My complaint is not the usual one that you probably get: biased reporting. No. This is he said, she said reporting, one of the lowest forms of journalism in existence, in which the NPR reporter washes her hands of determining what is true. The new Kansas regulations may be a form of harassment, intended to make life as difficult as possible for abortion providers in that state. Or, alternatively, these rules may be sane, rational, common sense, sound policy: just normal rule-making by responsible public officials.
According to this report, NPR has no idea who is right. It cannot provide listeners with any help in sorting through such a dramatic conflict in truth claims. It knows of no way to adjudicate these clashing views. It is simply confused and helpless and the best it can do is pass on that helplessness to listeners of “Morning Edition.” Because there is just no way to know whether these new rules try to make life as difficult as possible for abortion providers, or put common sense public policy goals into practice in Kansas. There is no standard by which to judge. There is no comparison that would help. There is no act of reporting that can tell us who has more of the truth on their side. In a word, there is nothing NPR can do! And so a good professional simply passes the conflict along. Excellent: Now the listeners can be as confused as the journalists.
You are correct that journalists and journalism don’t have a priestly hold on capital “T” Truth. Nor would we want it.
But Jay’s critique isn’t about that. It’s about the truth of demonstrable ideas and policies. There’s a difference here.
We believe doing a proper newscast and telling the story correctly, great storytelling in the tradition of 60 Minutes, are the kind of things that are going to bring in a wide, wide section of the public. Every single day we get together and ask, ‘What are the most important things that happened in the world today? How can we cover them? How can we tell the story and give it a unique insight?’ Those are the standards we use. We do not sit around asking ourselves, ‘Is this going to appeal to a 19-year-old?’ or, ‘Is that going to appeal to a woman?’ We are covering the news.
Scott Pelley, CBS News, Journalism holds up a mirror, tells us the facts
The newest addition to the CBS evening news offers his opinion of how the news should be. While other networks gravitates toward opposing extremes, Pelley aims for the middle where objectivity, fairness and accuracy lie.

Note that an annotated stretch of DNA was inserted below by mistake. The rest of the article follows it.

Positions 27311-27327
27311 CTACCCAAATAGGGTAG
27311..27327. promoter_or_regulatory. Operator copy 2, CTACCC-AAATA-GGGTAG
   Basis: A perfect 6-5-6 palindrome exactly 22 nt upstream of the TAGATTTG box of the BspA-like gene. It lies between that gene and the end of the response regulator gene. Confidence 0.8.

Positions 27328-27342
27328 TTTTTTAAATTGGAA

First, we should redefine, not abandon, objectivity as one of the principles that define responsible journalism. Second, we should develop ethical guidelines for specific forms of new media — guidelines that are consistent with general principles such as truth-telling.
Does new media require a new definition of objectivity? In this article, Stephan Ward argues that, yes, it does. Ward suggests that in order for ethics to prosper, objectivity must be redefined within the constraints of a new domain. In this case, new media journalism.
The decline of traditional media and the rise of viral emails and partisan Web and cable TV platforms has meant the near-collapse of common facts, believed across the political spectrum.
From Politico, “A new era of accusation and innuendo” by Jonathan Martin and John Harris
There is no such thing, at this date of the world’s history, in America, as an independent press. You know it and I know it. There is not one of you who dares to write your honest opinions, and if you did, you know beforehand that it would never appear in print. I am paid weekly for keeping my honest opinion out of the paper I am connected with. Others of you are paid similar salaries for similar things, and any of you who would be so foolish as to write honest opinions would be out on the streets looking for another job.
The business of the journalist is to destroy the truth, to lie outright, to pervert, to vilify, to fawn at the feet of mammon, and to sell his country and his race for his daily bread. You know it and I know it, and what folly is this toasting an independent press? We are the tools and vassals of rich men behind the scenes. We are the jumping jacks, they pull the strings and we dance. Our talents, our possibilities and our lives are all the property of other men. We are intellectual prostitutes.
John Swinton, circa 1880, when asked to give toast in praise of an independent press. At the time, Swinton was an editorial writer for the New York Sun. Previously, he had been the chief editorial writer for the New York Times.
Christopher Ketcham, Truthdig, Intellectual Prostitution and the Myth of Objectivity
We have to reject the tired notion that objectivity means the reader can get all the way to the bottom of the story and not know what to think.